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Here’s Why Some Pictures Of People Supposedly Breaking Coronavirus Social Distancing Rules Can Be Misleading

Zoom lenses and carefully chosen perspectives are giving a false impression of people ignoring guidelines to prevent the spread of the coronavirus.

People walk past coloured beach huts on Hove seafront while obeying social distancing measures, on April 26. Kieran Cleeves/EMPICS Entertainment

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As coronavirus lockdowns enter their second month around the world, governments are coming under pressure to explain how and when they will reopen their countries.

The debate about how the lockdowns will be eased is being accompanied by media organisations publishing photos of people supposedly breaking social distancing rules by gathering in public places — angering people who feel they are observing the rules, and also suggesting that people’s patience with the measures is coming to an end.

But often there’s more to these pictures than meets the eye.

This weekend Luke Williams, who works in digital marketing, wrote a viral Twitter thread breaking down how a photo of a supposedly packed British seafront was not as busy as it seemed.

Ok... buckle up, have I got a thread for you on rage inducing photos! Our story begins earlier today and this "shocking" photo of people allegedly not social distancing at Bournemouth beach

The photo of Bournemouth’s seafront was published in MailOnline, alongside the caption, “Thousands of Britons ignored repeated warnings to stay home.”

Williams, who lives locally, pointed out the various landmarks visible in the photo to show that while people appeared to be flouting rules to stay 2m apart, they were in fact nowhere near each other.

You can see the row of white beach huts next to that just about visible next to the ice cream sign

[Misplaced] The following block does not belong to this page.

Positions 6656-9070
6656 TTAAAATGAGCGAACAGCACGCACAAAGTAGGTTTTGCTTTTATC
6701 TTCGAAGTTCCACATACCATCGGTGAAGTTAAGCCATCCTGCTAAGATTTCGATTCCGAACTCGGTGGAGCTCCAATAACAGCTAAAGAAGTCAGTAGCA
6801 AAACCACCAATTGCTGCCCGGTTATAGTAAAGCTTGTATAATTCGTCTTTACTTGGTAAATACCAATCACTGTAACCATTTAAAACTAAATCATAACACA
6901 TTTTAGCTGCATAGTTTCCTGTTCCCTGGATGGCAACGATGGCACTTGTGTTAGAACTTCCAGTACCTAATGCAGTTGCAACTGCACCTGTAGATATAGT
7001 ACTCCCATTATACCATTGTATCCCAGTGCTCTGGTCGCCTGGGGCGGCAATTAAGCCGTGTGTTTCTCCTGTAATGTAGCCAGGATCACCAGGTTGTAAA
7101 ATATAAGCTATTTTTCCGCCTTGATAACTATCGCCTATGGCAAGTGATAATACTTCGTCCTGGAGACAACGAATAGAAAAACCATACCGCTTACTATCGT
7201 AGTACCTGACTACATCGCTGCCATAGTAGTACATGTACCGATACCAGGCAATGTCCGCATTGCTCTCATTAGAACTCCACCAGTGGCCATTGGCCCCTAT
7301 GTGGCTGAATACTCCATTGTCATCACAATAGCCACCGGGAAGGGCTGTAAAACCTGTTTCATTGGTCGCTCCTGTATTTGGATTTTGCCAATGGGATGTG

And here's all those landmarks in the one original "outrage" photo. So to reiterate, and why I think I couldn't sleep... those 40 people are split across half a kilometer. ***Or to put it another way, if they were stood in a line, they'd still be 12.5m apart***

The initial tweet in his thread has now been seen over 300,000 times, he said. “I thought other local friends would find it interesting,” Williams told BuzzFeed News. “[I] did not expect it to go that far.” MailOnline did not respond to a request for comment.

The appearance of depth in any photo is affected by which lens is used, Trevor Lloyd, a senior camera operator for the BBC, told BuzzFeed News.

“Wide angle lenses (24mm or lower) exaggerate perspective, telephoto lenses (over 135mm) compress it," he said.

“The pictures from the Twitter thread are an absolutely textbook example.”

Perspective distortion demonstration in 30s. Same layout, one with digital zoom from far away, one with no zoom from closer. Samsung S8.

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A similar debate is taking place outside the UK, including in Norway, where the newspaper Dagbladet published a photo of a supposedly busy street when in fact the people visible were spread out over a distance of several hundred metres.

@PatSharpX @andersheger @olabost @chicarianne @amstray @krusedUlrik @CSpange @delveien Med mindre jeg har oversett noe åpenbart står denne lykten på sørsiden av Søndre gate.

In Denmark, the website of the broadcaster TV 2 published an article of side-by-side photos to show how different lenses and framing could produce dramatically different results.

Danish news site reminds people of being skeptical of how news photographers take pictures. Here is the same place, one picture taken with a zoom lense, and the other with a wide-angle lense: https://t.co/lPMJDHXOfD